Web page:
Students in Civil and Infrastructure Systems (CIS) Engineering concentration area are required to take four courses from three competency areas of Advanced MathematicsSystems Engineering, and Data Analytics. The courses for each CIS competency area are listed in Table 1. Students in the Materials and Structural (M&S) Engineering concentration area are required to take four courses from four competency areas of Advanced MathematicsData AnalyticsMaterials and Mechanics, and Computational/Numerical Modeling. The course lists for each M&S competency area are listed in Table 2. For both the CIS and the M&S concentration areas, each student is required to take at least one course from each competency area. Transfer courses and individual studies cannot be used to satisfy any part of the core course requirements. The students are required to complete the core course requirements before they can take the PhD qualifying examination. At least two core courses must be civil engineering courses with a CE designation in the graduate catalog. For PhD students, a minimum of 30 hours of formal coursework must be completed. Each student is allowed to take a maximum of 6 credit hours as independent study courses at Vanderbilt. The students should consult their research adviser (if adviser has not yet been assigned, the DGS) in choosing the core as well as other courses.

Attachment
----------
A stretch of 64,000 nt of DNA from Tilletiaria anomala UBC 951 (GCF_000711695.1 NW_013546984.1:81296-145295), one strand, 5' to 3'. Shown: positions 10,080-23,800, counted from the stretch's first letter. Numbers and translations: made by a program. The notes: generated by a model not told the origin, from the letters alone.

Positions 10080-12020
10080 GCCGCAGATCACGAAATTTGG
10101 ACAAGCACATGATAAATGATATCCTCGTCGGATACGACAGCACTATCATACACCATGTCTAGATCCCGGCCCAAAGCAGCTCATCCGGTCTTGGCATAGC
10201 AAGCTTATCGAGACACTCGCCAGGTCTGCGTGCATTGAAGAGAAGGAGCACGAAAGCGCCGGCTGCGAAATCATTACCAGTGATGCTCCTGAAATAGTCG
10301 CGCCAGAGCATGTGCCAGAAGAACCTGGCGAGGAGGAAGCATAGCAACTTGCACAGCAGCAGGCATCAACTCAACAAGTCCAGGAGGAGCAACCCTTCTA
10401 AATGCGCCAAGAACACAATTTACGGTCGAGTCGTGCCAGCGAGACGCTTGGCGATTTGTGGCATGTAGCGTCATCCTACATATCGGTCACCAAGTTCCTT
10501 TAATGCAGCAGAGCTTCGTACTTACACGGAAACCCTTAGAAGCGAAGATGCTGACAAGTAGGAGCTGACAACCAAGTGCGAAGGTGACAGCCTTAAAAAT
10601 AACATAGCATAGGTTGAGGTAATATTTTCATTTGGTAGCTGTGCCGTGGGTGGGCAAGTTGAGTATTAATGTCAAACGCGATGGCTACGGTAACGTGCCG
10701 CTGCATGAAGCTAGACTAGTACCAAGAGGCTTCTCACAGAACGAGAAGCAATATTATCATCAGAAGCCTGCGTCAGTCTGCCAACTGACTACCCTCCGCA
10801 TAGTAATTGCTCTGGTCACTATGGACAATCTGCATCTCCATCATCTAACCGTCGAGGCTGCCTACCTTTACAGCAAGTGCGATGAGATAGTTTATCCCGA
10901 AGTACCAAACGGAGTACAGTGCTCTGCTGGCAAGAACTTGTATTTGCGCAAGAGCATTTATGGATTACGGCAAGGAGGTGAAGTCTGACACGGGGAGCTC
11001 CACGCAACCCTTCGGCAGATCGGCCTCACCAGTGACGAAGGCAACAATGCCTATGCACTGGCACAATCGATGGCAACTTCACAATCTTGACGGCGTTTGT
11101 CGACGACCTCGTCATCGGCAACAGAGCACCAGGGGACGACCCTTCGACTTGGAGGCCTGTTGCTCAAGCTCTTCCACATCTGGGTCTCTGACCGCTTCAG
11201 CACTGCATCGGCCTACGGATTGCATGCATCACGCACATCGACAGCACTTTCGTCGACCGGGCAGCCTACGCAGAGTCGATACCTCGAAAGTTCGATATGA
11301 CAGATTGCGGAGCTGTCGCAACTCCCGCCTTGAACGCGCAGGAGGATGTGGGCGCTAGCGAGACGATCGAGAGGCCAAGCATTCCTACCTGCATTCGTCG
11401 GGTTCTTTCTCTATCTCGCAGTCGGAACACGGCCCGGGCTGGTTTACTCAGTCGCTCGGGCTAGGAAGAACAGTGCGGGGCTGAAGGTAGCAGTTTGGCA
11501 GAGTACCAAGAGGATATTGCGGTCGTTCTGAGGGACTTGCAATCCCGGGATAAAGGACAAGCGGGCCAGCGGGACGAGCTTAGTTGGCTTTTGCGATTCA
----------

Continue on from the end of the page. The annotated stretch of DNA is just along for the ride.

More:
Table 1: CIS Competency Area Core Course Requirements

Advanced Mathematics
CE 6305
Engineering Design Optimization
BIOS 6341
Fundamentals of Probablility
BIOS 8370
Foundations of Statistical Inference
BIOS 8372
Bayesian Methods
CS 5250
Algorithms
CS 6310
Design and Analysis of Algorithms
EECS 6361
Random Processes
MATH 5620
Introduction to Numerical Mathematics
MATH 5640
Probability
MATH 5820